Salmon Recovery

Implement harvest, hatchery, and adaptive management elements of salmon recovery.
The Treaty Tribes and the Washington Department of Fish and Wildlife (WDFW) co-manage hatchery production and salmon harvest allocations in Washington State. For hatchery and harvest strategies to be effective recovering Puget Sound salmonids and support tribal nations’ treaty and sovereign rights, they must also consider and address the status of habitat protection and recovery, the potential risks to wild salmon populations from hatchery production, and the food web dynamics including prey availability and predation pressure. All salmon, whether hatchery- or natural-origin, need healthy habitats and sufficient prey resources to support growth and migration through every stage of their life history. Hatcheries are used selectively in Puget Sound to prevent extinction, rebuild populations, and augment natural salmon runs for harvest in areas where populations have been depleted due to habitat loss and predation. Many management sectors make decisions that affect these habitats. Ensuring that these decisions also provide for habitat protection and recovery consistent with harvest and hatchery strategies (commonly known as “H-integration”) is essential for hatchery and harvest strategies to succeed while supporting the recovery of wild salmon. Improved monitoring and sharing of information about salmon habitats, the factors limiting survival of salmon at different life-stages, and hatchery and harvest strategies are needed to learn what strategies are working and how to improve them.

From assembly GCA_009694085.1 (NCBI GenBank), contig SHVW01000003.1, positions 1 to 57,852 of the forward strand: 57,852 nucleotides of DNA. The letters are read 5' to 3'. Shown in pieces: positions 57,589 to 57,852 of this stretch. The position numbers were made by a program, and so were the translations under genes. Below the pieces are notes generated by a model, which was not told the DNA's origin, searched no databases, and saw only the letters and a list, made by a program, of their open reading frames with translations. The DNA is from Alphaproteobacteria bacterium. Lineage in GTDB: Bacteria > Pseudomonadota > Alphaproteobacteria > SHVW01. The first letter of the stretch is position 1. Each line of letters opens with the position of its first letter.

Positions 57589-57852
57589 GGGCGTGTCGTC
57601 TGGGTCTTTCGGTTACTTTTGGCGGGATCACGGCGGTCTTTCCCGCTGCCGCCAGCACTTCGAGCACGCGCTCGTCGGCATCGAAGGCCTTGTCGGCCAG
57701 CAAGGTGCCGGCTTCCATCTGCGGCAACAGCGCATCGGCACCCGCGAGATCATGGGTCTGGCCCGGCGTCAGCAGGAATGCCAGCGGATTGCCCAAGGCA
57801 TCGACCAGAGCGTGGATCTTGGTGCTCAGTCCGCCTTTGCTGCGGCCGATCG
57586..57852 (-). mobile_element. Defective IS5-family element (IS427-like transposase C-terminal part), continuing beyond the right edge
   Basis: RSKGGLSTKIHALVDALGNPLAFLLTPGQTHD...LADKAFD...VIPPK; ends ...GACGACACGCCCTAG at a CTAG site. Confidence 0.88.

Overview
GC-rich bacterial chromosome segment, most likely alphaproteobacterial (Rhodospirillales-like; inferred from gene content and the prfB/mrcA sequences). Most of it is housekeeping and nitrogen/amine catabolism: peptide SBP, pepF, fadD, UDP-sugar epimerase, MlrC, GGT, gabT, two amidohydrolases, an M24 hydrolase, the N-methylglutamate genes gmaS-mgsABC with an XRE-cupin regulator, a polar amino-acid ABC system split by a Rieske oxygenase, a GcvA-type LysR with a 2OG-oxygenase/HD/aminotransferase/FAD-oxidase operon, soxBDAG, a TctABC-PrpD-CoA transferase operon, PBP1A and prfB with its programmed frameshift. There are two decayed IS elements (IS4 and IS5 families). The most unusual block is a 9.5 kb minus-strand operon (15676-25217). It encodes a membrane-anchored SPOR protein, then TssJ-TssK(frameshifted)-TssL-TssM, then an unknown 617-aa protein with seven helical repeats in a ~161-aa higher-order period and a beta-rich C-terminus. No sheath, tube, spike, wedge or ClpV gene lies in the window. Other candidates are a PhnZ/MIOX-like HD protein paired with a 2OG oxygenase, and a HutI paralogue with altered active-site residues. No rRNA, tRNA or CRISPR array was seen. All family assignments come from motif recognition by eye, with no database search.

For more information on this topic, see the 2021 Governor’s Salmon Strategy Update, the Chinook Implementation Strategy, and the State of Salmon in Watersheds 2020 report.
  • Reduce impact of invasive species
  • Protect native wild salmon diversity
  • Ensure sustainable harvest of native wild fish

Reduce displacement, competition, and predation of imperiled native species caused by native or invasive species. (ID #204)

Key opportunities for 2022-2026 include:

  • Continue and secure sustainable funding for pinniped population assessments and diet studies;
  • Advance discussions with co-managers and the Washington State Academy of Sciences about science- supported, Marine Mammal Protection Act-grounded options for reducing pinniped predation;